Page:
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Legislative scorecard

Some legislators have a theory about what captures the public's imagination. Pass landmark anti-meth legislation. The public yawns. Give the laws governing eminent domain a good tweaking. Zzzzzzz.

But agree to finance a new Twins stadium, and you've set every coffee shop and water cooler ablaze with a week's worth of breathless conversation.

The legislative session that starts Wednesday is expected to offer a little bit for everybody. For the policy wonks and the deep thinkers, there are proposals to reform the state's laws on immigration, eminent domain and annexation. For those who find the state's public affairs as fascinating as a root canal, there are the stadiums.

The following is a shorthand version of the proposals facing this year's Legislature and their chances of passage, based on the assessments of Gov. Tim Pawlenty, legislative leaders and local lawmakers.

And believe it or not, notwithstanding the last two crash-and-burn sessions, this year does have the makings of a productive session.

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By Matthew Stolle

mstolle@postbulletin.com

Twins stadium (thumbs up).

The signs are unmistakably upbeat. You might think sheer exhaustion would drive this issue toward blessed resolution. It's been with us for nearly a decade. One reason support is building for a $500 million ballpark is the financing mechanism. Money wouldn't come from the state's general fund. Rather a 0.15 percent sales tax in Hennepin County -- 3 cents on every $20 -- would go toward $353 million public contribution.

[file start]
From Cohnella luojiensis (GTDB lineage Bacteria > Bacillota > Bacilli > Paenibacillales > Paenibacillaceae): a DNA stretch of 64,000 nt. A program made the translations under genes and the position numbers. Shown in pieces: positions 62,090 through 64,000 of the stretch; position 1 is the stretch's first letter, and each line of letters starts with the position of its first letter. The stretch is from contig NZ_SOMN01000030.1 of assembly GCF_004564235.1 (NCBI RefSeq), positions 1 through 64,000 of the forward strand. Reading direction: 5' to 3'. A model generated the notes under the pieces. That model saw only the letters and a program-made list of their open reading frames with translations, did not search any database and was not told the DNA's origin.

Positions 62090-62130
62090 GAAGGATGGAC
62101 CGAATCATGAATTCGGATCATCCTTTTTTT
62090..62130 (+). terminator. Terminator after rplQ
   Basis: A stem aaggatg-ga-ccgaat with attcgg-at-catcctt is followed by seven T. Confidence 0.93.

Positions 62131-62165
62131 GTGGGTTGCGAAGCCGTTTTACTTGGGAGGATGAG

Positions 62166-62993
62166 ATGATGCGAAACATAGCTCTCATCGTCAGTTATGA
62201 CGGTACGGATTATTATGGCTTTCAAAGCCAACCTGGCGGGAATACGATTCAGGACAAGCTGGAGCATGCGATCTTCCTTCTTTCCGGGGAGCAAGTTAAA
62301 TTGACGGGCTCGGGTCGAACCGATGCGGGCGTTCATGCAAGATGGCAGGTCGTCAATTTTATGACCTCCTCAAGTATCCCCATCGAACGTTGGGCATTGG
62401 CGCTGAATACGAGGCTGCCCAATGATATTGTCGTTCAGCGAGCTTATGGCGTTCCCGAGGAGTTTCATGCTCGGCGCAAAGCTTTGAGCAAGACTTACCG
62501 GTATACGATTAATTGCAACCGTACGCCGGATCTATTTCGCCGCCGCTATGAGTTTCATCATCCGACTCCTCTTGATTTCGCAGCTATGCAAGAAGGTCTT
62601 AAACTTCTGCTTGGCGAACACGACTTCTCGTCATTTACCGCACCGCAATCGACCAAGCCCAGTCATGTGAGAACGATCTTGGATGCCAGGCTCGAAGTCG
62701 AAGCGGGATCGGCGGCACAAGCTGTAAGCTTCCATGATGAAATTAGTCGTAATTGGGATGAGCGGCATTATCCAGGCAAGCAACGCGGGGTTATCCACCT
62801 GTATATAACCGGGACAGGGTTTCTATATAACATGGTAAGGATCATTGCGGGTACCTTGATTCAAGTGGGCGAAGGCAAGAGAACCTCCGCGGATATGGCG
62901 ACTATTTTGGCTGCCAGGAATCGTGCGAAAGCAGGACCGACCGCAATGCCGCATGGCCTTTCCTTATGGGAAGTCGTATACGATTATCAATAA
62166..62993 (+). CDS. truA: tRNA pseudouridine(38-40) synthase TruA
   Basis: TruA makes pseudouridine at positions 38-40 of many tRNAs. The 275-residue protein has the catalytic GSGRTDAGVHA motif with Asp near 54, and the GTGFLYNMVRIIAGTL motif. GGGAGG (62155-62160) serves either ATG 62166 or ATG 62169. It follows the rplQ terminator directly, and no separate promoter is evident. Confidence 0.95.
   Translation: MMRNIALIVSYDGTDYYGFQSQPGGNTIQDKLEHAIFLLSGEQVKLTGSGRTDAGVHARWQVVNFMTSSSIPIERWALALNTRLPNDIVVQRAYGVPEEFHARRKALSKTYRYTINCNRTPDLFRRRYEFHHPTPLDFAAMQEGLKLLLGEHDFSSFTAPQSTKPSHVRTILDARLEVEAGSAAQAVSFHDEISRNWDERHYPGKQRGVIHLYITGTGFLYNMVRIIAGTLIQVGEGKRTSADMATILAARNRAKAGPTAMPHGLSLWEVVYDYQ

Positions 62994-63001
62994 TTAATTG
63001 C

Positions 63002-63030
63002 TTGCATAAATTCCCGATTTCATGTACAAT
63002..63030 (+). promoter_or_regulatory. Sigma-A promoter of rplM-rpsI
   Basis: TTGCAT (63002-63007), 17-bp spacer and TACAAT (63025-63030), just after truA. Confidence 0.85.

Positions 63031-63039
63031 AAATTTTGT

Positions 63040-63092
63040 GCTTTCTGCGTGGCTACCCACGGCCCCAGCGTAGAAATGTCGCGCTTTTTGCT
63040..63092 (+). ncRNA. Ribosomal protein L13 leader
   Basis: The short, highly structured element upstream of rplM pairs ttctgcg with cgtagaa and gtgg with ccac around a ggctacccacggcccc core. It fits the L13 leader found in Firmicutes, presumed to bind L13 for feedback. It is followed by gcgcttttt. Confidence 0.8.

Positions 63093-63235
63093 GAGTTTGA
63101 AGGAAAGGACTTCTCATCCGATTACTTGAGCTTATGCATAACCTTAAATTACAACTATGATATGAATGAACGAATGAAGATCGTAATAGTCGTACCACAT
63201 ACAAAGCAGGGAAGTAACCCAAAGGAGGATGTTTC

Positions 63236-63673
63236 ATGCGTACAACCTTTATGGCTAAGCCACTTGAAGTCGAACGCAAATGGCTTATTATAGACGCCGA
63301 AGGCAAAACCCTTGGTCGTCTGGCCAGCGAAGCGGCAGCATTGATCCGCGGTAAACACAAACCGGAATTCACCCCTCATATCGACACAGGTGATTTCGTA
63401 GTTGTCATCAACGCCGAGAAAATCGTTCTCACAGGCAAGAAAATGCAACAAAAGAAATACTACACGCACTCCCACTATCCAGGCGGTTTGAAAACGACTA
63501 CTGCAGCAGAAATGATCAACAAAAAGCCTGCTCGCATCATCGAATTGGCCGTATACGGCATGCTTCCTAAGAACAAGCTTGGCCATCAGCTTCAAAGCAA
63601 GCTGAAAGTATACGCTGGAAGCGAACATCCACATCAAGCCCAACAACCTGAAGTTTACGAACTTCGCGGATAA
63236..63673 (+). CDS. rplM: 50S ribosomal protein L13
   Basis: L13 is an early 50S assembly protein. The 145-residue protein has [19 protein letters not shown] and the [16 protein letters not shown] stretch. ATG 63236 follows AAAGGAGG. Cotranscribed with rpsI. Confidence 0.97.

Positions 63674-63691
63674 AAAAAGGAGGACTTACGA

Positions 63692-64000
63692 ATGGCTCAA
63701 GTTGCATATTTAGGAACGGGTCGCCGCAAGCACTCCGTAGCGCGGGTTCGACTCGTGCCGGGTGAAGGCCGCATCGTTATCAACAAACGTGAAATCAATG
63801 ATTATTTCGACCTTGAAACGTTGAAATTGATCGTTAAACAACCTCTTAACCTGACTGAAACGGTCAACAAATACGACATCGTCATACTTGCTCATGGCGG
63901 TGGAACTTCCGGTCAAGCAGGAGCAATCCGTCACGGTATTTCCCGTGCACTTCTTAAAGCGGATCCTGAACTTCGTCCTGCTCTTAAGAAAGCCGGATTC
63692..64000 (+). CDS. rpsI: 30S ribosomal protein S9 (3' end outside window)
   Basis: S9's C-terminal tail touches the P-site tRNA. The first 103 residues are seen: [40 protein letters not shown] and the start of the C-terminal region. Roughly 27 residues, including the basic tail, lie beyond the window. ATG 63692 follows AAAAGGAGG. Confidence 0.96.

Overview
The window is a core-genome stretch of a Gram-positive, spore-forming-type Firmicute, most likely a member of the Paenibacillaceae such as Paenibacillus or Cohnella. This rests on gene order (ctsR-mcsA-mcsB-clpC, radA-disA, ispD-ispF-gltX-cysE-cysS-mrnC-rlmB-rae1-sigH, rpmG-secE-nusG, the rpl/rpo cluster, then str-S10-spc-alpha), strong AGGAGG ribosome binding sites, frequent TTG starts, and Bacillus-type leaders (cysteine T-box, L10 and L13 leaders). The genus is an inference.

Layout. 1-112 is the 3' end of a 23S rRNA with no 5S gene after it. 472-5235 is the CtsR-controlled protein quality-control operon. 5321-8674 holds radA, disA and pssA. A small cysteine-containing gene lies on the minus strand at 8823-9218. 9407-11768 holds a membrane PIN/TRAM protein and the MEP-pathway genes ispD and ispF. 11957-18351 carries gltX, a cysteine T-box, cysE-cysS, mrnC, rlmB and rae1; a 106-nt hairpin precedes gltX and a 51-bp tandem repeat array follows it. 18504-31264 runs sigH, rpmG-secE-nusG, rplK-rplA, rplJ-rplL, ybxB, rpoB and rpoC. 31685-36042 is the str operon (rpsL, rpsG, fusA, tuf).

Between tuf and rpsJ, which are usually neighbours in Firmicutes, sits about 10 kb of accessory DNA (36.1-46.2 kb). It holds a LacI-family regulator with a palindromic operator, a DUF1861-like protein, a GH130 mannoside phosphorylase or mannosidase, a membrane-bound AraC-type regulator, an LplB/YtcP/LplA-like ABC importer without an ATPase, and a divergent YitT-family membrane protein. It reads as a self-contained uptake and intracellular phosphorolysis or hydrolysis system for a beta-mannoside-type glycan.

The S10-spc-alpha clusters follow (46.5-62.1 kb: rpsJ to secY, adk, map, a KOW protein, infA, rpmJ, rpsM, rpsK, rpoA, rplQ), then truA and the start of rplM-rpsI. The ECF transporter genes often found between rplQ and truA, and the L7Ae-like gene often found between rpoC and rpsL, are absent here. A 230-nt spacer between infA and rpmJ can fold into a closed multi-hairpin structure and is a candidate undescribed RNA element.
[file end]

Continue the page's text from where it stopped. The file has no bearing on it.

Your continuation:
"It's a good chance that it will come to a vote and better than 50-50 that it will pass," said Rep. Fran Bradley, a Republican from Rochester.

The big question: Does this come with a referendum for Hennepin County voters or not.

Gopher stadium (thumbs up).

Again, thumbs up. Why? There's tremendous public support for bringing a stadium back on campus, legislators say. Unlike the Twins stadium, there's no suggestion of public money going toward a pastime of millionaire players and billionaire owners. Even so, there are voices of concern, if not dissent.

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"It's the university's No. 1 priority, and you have to say why," said Sen. Sheila Kiscaden, a Democrat from Rochester.

Some suggest that it would take $7 million to $10 million a year for 25 years to pay back the bonds on a stadium. University officials would also be counting on significant student fee increases. Public support may be blunted once the true costs become known.

Property tax relief (thumbs up).

A no-brainer. Legislative leaders have all given lip service to it. Question is, how much money is available for it. A tax relief account shows $317 million. Tuesday's economic forecast will provide a clearer picture.

Eminent domain (Thumbs up).

This may be a train that nobody can stop. The bubbling of public outrage started with the Supreme Court's Kelo decision, which affirmed a city's authority to condemn and transfer property from one private entity to another. Legislators are now looking at language that would make it harder for government to seize land. One way would be to establish a new, higher standard for "blighted" property.

Even so, cities worry a new law would hamper their ability to stimulate economic development. Others say the issue is overblown.